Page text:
RCEP smooths way for Vietnam to join global supply chains
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|CEP has enabled Vietnam to be connected better with global supply chains compared with other new-generation free trade agreements. (Photo: VNA)|
The Regional Comprehensive Economic Partnership (RCEP) agreement has enabled Vietnam to be connected better with global supply chains compared with other new-generation free trade agreements (FTAs), an official has said.
Nguyen Thi Thu Trang, Director of the WTO and Integration Centre at the Vietnam Chamber of Commerce and Industry (VCCI), said the signing of the RCEP at the 37th ASEAN Summit in 2020 demonstrated Vietnam’s resolve and success as ASEAN Chair.
It also showed Vietnam is a trustworthy partner and expressed its prestige in the international arena.
Regarding opportunities brought about by the agreement, Trang said it encompasses an economic region that provides the largest source of materials and equipment to Vietnam and serves as the country’s largest consumption market, according to the VNA.
The agreement also covers the largest production chains in the world, thus facilitating Vietnam’s connectivity with other RCEP member economies as well as its foreign investment attraction.
The country will therefore find it easier to join global supply chains, according to Trang.
|Nguyen Thi Thu Trang, Director of the WTO and Integration Centre at the Vietnam Chamber of Commerce and Industry (Photo: VNA)|
The agreement has also posed many challenges, she added, explaining that it will increase Vietnam’s trade deficit in the region and see it lose institutional momentum with standards that are not too high.
In FDI attraction, most RCEP economies are major investors in Vietnam but there are still partners whose technologies and investment quality are not good.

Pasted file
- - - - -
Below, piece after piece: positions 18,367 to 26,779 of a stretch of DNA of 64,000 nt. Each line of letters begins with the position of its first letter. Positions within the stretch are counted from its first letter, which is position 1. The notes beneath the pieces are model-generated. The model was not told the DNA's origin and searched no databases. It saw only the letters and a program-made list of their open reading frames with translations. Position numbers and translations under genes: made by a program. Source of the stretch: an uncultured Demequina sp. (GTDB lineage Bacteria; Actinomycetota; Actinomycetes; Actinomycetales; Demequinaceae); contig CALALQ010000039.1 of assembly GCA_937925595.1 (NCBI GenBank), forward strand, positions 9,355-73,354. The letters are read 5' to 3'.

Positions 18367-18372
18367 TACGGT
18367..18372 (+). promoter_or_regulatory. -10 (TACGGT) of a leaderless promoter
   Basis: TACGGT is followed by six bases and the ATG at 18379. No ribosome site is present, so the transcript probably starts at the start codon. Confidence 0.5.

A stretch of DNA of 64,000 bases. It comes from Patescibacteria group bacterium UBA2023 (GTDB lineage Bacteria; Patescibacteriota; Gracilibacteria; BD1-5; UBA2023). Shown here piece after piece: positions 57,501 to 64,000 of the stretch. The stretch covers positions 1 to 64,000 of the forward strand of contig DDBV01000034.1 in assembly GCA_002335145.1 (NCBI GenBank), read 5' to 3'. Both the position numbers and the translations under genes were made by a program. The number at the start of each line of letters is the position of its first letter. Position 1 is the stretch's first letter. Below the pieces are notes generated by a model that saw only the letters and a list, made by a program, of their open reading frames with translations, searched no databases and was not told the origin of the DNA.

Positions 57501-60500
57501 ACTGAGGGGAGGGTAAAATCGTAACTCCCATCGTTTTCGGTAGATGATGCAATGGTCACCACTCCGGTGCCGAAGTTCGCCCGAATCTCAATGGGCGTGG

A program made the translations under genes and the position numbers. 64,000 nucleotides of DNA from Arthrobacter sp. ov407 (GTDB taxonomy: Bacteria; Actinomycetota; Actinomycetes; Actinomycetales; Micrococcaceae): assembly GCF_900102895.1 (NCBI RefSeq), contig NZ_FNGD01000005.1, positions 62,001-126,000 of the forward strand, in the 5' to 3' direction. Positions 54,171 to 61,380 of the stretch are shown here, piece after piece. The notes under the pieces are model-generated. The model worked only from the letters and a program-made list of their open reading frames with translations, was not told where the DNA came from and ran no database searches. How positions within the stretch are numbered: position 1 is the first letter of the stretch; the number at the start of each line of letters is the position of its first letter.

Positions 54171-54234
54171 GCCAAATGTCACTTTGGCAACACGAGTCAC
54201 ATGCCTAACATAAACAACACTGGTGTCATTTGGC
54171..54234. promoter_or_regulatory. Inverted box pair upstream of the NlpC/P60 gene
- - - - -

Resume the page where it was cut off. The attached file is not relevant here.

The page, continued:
The deal has also generated competitive challenges for Vietnamese firms, with the opening up of goods and services in the domestic market, Trang said.
To put the RCEP to best use, she suggested Vietnam adopt three groups of solutions: continuing to reform institutions and improve the business environment; devising clear industrial policies that define spearhead and supporting industries; and reforming control mechanisms and ensuring FDI quality.
To effectively implement the agreement, she said businesses need to improve their competitiveness, study the commitments in the deal, and brace for any and all challenges.
The free trade agreement (FTA) will give the Vietnamese economy advantageous access to another one-third of the world’s population, generating export growth opportunities in markets which together account for 29 percent of the world’s GDP, or about $26 trillion.
The pact commits signatories to maintain open markets for goods, services and investments, harmonization of rules of origin among all participants, and strengthening trade facilitation measures. The agreement will also provide opportunities to develop new supply chains in the region.
The two major recent FTAs including CPTPP and EVFTA are agreements that members are mostly countries which do not have direct competition with Vietnam in terms of kinds of exported goods. However, in RCEP, in addition to four countries of Japan, South Korea, Australia, New Zealand and some small countries in ASEAN, the rest of the countries have similarities and directly compete with Việt Nam in exporting many large products, especially agricultural products. For example, exported rice from Thailand, Cambodia; seafood exports from Thailand, Indonesia. In addition, it must take into account the huge production resources of China.
The biggest challenge is that there are many partners in the RCEP region with similar product structures to Việt Nam, and have even stronger competitiveness than Vietnam.
To overcome the difficulties, as a business with many export products, we will study and assess all the policies related to RCEP as well as its implementation progress. It is expected that the RCEP will take two years at the earliest before it can take effect after it is approved by at least 6 ASEAN countries and partners. We will continue to improve our intra-regional competitiveness through three aspects including responsive standards, prices and consumer tastes, applicable to each specific market. In particular, the issue of importing machinery and input materials from RCEP countries will also be carefully considered to make good use of the opportunities brought by this agreement.
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